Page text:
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Electronic gaming tables expected to become more popular

Mon, Apr 29, 12:06pm by Staff Writer

The chief executive officer of gaming manufacturer Interblock predicts that electronic table games will take up more floor space inside casinos across the United States in the next five years, according to

Speaking at an event last week at the University of Nevada Las Vegas, Interblock CEO John Connelly said innovative tables and stadium gaming is the future of the industry.

“Within the next five years, if you want to sit in front of a human and play a live table game, it’s going to be a $2,500 per play option,” Connelly opined.

“All of the table games below that will be automated.”

Scientific Games Senior VP Roger Snow agreed. He said ETGs are more appealing to younger gamblers.

“This is what’s coming to a casino near you,” Snow state.

“It reminds me of that line in Back to the Future where Michael J Fox said, ‘You guys may not be ready for this, but your kids are going to love it.’”

Interblock and Penn Nation team up

Less than 24 hours after his comments, Connelly’s Interblock broke news that the company reached a partnership agreement with regional casino giant Penn National Gaming.

The deal gives Interblock exclusivity on new product installations at 20 Penn National casinos.

Connelly said Interblock would deploy various products to the casinos including standalone automated video units, bar tops, and stadium gaming setups.

Interblock explains with fewer live dealer tables, operating expenses are reduced and profits increased.

Hollywood Lawrenceburg, Ameristar East Chicago and Hollywood Toledo are the first Penn National properties that will bring new Interblock products to its casino floors.

Interblock says its stadium automated games “attract core gamblers who like the security and comfort of their own station and new players who can experience the fun of live tables while learning at their own pace.”

Executives at Foxwood Resort Casino in Connecticut spoke earlier this month with about plans to modernise the integrated resort and create social media-worthy experiences.

Anika Howard, vice president of brand marketing and digital for the tribal property said numerous upgrades designed to bring new customers in have already been implemented.

She pointed to such non-gaming attractions as TopGolf, zip lining, indoor go-karting and escape rooms.

In terms of the casino floor, Howard is working closely with several gaming manufacturers.

The American Gaming Association – the industry’s leading lobbying group in DC – said last month that technological advances must be embraced by casinos and state gaming regulators.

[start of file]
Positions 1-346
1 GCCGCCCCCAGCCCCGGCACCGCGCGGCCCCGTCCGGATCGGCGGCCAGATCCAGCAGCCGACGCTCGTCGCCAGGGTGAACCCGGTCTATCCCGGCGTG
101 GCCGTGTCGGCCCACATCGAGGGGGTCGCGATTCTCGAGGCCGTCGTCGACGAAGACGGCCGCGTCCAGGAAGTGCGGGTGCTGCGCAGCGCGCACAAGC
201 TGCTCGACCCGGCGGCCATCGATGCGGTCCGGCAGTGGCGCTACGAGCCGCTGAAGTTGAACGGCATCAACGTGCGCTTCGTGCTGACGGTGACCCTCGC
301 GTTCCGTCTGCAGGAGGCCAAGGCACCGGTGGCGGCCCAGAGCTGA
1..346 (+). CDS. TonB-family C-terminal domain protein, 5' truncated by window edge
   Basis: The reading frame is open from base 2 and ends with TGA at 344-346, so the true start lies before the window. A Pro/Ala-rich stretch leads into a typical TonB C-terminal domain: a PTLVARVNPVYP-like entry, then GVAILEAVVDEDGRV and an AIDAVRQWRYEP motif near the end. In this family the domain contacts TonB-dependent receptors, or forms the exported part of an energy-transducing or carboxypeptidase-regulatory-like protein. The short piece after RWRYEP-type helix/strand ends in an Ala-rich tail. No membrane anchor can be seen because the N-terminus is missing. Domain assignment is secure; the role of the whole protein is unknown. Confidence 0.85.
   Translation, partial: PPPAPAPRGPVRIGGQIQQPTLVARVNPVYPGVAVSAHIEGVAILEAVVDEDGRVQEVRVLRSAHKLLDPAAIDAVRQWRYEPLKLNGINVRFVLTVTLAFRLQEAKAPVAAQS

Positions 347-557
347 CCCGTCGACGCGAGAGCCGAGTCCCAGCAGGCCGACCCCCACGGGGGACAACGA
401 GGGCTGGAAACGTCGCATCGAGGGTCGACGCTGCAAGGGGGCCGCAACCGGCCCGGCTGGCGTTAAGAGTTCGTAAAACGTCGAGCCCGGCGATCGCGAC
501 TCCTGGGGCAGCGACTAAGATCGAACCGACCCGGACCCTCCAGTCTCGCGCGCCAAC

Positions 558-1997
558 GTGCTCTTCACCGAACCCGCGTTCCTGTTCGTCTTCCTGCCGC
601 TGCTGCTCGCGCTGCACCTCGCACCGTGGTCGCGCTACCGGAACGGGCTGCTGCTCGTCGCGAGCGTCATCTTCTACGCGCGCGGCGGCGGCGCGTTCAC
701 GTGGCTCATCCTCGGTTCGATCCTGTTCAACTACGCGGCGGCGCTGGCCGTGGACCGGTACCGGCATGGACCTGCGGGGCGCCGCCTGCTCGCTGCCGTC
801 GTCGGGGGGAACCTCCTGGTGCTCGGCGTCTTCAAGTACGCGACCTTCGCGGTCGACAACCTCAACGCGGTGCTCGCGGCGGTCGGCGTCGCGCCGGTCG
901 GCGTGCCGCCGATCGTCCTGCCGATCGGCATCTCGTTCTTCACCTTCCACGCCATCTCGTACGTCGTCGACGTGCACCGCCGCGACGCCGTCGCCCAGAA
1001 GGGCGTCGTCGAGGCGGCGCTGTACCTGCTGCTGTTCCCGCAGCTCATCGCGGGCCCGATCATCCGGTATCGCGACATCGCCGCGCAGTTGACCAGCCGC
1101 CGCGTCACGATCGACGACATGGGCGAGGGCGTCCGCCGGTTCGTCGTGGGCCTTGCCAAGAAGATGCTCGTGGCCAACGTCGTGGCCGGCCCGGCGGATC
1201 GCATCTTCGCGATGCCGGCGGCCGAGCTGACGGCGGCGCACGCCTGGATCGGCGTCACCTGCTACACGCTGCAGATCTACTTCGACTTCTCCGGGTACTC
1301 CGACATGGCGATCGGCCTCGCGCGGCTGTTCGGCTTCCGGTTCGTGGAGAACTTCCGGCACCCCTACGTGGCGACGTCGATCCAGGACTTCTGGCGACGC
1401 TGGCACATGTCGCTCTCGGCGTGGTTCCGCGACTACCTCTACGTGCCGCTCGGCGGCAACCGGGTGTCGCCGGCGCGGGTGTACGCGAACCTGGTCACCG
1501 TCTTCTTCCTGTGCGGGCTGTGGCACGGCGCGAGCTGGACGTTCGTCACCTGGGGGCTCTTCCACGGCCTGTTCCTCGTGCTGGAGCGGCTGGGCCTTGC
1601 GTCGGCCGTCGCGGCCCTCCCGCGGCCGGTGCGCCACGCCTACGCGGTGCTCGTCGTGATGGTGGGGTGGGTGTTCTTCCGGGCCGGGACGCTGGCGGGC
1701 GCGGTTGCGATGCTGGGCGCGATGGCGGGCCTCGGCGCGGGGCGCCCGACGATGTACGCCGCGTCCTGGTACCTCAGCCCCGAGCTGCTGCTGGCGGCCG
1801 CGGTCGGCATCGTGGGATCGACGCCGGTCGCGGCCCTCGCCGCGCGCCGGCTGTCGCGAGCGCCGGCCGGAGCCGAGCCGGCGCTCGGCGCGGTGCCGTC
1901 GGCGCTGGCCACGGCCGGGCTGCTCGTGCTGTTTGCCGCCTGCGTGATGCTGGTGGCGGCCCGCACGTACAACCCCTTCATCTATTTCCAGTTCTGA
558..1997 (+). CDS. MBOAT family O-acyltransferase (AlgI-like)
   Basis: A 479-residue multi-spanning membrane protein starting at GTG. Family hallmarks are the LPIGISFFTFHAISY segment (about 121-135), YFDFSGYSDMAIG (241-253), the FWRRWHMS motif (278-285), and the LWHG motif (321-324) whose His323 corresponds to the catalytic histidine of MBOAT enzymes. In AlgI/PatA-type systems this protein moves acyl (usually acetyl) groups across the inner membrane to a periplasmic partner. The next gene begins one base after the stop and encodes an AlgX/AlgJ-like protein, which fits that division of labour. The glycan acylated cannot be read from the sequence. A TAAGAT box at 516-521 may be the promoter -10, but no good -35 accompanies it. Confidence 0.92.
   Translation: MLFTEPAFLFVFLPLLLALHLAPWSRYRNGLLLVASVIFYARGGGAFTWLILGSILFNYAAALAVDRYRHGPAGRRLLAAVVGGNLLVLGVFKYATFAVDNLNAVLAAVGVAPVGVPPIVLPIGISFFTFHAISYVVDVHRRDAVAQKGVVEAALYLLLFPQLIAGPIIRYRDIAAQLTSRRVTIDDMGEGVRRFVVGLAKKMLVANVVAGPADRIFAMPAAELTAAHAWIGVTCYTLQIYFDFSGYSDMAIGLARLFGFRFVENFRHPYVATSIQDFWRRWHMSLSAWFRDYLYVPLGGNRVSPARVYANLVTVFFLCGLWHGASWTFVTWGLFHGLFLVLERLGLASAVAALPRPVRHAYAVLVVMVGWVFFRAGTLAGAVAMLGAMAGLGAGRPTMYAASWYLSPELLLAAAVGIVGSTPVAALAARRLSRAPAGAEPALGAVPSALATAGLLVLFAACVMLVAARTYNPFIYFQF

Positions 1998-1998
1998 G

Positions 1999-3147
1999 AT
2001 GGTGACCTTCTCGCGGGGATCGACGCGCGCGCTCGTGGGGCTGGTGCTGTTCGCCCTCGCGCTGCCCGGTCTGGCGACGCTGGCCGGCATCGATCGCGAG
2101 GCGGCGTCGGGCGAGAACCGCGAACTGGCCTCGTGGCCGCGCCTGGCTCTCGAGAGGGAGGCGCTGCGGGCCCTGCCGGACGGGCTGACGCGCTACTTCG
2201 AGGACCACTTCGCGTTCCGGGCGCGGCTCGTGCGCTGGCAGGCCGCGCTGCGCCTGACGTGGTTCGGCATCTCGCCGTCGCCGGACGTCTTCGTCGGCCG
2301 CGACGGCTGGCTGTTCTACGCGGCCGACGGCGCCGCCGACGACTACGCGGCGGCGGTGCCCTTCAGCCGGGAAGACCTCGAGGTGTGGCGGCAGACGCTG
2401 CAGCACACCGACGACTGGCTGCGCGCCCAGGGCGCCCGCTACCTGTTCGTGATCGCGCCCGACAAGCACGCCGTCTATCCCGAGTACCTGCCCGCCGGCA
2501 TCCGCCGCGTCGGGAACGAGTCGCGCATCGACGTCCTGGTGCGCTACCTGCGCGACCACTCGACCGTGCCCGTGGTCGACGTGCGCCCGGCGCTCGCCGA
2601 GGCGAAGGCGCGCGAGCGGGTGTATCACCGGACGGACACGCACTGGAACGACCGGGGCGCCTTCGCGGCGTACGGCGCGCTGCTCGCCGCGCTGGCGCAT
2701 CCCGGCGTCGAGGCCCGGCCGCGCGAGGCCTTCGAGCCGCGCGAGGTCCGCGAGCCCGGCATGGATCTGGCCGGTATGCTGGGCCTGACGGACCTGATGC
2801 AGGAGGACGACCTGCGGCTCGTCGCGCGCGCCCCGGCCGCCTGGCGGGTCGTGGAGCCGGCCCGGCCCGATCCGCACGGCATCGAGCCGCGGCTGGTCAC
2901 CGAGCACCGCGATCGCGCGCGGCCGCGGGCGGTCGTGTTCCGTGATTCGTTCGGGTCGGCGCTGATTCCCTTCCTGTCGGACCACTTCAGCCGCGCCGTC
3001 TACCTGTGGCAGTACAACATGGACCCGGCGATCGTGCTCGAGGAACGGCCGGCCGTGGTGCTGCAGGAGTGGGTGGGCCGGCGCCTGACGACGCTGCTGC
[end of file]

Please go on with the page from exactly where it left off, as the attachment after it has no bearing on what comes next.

“Change truly is the new normal in our industry,” AGA senior vice president of Public Affairs Sara Slane declared.

“As technology continues to disrupt the gaming world, regulatory reinvention must keep pace.”

Puerto Rico keen to legalise gambling

A United States controlled territory in the Caribbean could soon begin to offer sports gambling.

A bill has been drafted that would allow both in person and online wagers in Puerto Rico that would also open doors for gambling on fantasy sports and esports.

According to an article in Caribbean Business, Puerto Rico Governor Ricardo Rosello announced the bill last Monday.

It was drafted by Representative Nestor Alonso Vega, the chairman of the House Tourism Committee, and Rosello believes that legalised sports gambling could attract anywhere from $44 million to $66 million in taxes each year.

The bill seeks to create a new Gaming Commission that would be responsible for creating the regulations for the sports gambling industry and for issuing licences to operators.

That commission would be composed of seven individuals from the public and private sectors and would work closely with the Financial Institutions Commissioner’s Office, which would be in charge of overseeing the market.

According to Rosello, “this industry has the potential to convert Puerto Rico into a jurisdiction in the vanguard of allowing the establishment of this new model, which will have a positive effect on our economy.”

“We have worked on aggressive legislation that aspires at being able to market the island at the international and national levels as an attractive destination for the millions of people who bet on sports events,” he said.

The tax rates to be assessed are in line with what has been seen in a number of American states.

In-person bets would incur a six per cent tax and online wagers an 11 per cent tax.

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